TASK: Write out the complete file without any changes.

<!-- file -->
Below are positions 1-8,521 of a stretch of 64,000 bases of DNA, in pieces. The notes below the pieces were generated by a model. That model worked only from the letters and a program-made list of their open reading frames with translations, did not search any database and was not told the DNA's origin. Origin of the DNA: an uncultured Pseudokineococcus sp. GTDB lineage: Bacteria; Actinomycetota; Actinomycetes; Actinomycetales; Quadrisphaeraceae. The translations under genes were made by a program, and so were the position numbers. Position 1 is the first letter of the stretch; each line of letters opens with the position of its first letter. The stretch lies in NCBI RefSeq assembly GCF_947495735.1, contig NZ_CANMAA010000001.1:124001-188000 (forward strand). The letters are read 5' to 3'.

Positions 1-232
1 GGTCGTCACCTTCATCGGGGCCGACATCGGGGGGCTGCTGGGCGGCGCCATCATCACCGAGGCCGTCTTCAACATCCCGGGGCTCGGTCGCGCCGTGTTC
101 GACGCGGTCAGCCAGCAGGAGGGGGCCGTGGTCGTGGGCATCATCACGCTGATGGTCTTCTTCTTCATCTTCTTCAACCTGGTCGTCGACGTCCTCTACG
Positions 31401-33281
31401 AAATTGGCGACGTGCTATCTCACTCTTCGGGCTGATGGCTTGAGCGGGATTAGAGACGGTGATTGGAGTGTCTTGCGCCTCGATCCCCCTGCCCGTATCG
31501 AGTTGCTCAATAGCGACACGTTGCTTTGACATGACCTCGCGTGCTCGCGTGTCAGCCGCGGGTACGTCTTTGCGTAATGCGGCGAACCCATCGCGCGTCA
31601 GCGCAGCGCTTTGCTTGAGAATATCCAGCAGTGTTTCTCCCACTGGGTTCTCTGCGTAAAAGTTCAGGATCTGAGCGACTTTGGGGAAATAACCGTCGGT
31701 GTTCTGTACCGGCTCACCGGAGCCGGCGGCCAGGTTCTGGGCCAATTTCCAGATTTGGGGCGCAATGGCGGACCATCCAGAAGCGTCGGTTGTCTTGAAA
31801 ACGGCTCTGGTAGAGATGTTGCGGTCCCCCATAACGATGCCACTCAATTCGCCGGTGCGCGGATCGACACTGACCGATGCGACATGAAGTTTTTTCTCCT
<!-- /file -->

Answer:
Below are positions 1-8,521 of a stretch of 64,000 bases of DNA, in pieces. The notes below the pieces were generated by a model. That model worked only from the letters and a program-made list of their open reading frames with translations, did not search any database and was not told the DNA's origin. Origin of the DNA: an uncultured Pseudokineococcus sp. GTDB lineage: Bacteria; Actinomycetota; Actinomycetes; Actinomycetales; Quadrisphaeraceae. The translations under genes were made by a program, and so were the position numbers. Position 1 is the first letter of the stretch; each line of letters opens with the position of its first letter. The stretch lies in NCBI RefSeq assembly GCF_947495735.1, contig NZ_CANMAA010000001.1:124001-188000 (forward strand). The letters are read 5' to 3'.

Positions 1-232
1 GGTCGTCACCTTCATCGGGGCCGACATCGGGGGGCTGCTGGGCGGCGCCATCATCACCGAGGCCGTCTTCAACATCCCGGGGCTCGGTCGCGCCGTGTTC
101 GACGCGGTCAGCCAGCAGGAGGGGGCCGTGGTCGTGGGCATCATCACGCTGATGGTCTTCTTCTTCATCTTCTTCAACCTGGTCGTCGACGTCCTCTACG
Positions 31401-33281
31401 AAATTGGCGACGTGCTATCTCACTCTTCGGGCTGATGGCTTGAGCGGGATTAGAGACGGTGATTGGAGTGTCTTGCGCCTCGATCCCCCTGCCCGTATCG
31501 AGTTGCTCAATAGCGACACGTTGCTTTGACATGACCTCGCGTGCTCGCGTGTCAGCCGCGGGTACGTCTTTGCGTAATGCGGCGAACCCATCGCGCGTCA
31601 GCGCAGCGCTTTGCTTGAGAATATCCAGCAGTGTTTCTCCCACTGGGTTCTCTGCGTAAAAGTTCAGGATCTGAGCGACTTTGGGGAAATAACCGTCGGT
31701 GTTCTGTACCGGCTCACCGGAGCCGGCGGCCAGGTTCTGGGCCAATTTCCAGATTTGGGGCGCAATGGCGGACCATCCAGAAGCGTCGGTTGTCTTGAAA
31801 ACGGCTCTGGTAGAGATGTTGCGGTCCCCCATAACGATGCCACTCAATTCGCCGGTGCGCGGATCGACACTGACCGATGCGACATGAAGTTTTTTCTCCT